Why Russia wanted America to elect Donald Trump is no mystery. During the campaign, Trump served as an apologist, if not an advocate, for the brutal autocrat Vladimir Putin. More recently, Trump revealed classified intelligence information to the Russian foreign minister, and fired the FBI director responsible for investigating Russia’s intrusion in the 2016 election.
The sole remaining mystery is where our policy toward Russia goes from here.
The need for clarity and coherence is inescapable. In the last decade, Russia has invaded Georgia, annexed Crimea, destabilized Ukraine, menaced the Baltic states, partnered with the Assad regime in war crimes against Syrians, meddled in European elections in order to undermine NATO and the European Union, and conducted cyberwarfare meant to influence our election. Through ruthlessness and calculation, Putin’s Russia has taken on Western democracy.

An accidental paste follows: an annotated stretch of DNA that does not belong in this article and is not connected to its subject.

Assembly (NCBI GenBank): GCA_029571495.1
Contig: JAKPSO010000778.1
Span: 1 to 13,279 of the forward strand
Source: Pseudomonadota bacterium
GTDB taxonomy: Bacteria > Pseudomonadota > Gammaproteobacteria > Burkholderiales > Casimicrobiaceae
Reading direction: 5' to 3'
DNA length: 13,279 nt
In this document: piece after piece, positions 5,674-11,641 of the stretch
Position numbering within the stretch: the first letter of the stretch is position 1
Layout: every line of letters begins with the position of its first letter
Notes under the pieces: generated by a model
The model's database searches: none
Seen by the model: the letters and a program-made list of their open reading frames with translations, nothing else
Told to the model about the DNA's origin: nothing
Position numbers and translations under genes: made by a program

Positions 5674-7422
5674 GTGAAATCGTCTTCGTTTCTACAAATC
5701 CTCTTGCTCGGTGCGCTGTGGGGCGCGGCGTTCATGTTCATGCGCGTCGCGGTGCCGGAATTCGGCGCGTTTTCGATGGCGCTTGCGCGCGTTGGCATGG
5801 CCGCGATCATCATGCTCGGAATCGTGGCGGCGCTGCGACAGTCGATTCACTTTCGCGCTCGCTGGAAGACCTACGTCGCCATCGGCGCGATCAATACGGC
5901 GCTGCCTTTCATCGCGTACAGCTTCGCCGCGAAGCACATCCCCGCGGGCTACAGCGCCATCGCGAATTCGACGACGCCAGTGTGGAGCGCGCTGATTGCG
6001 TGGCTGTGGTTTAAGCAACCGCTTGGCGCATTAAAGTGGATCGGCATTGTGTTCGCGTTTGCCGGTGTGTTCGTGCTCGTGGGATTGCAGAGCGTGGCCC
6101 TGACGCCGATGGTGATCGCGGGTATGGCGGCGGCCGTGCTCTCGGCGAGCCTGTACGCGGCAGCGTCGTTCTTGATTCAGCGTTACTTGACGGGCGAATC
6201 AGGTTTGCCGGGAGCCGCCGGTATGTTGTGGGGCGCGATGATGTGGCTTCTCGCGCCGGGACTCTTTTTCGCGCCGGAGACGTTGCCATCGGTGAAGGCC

So what must America do? Responding rashly or unpredictably is dangerous. Vacillating invites more adventurism. Treating Putin as a strategic partner would betray the post-World War II democratic order, which, at its best, helped spread democracy and global cooperation. Our imperative is a resolute but judicious effort to confront the Russian challenge in a way that promotes stability, human rights, and self-determination.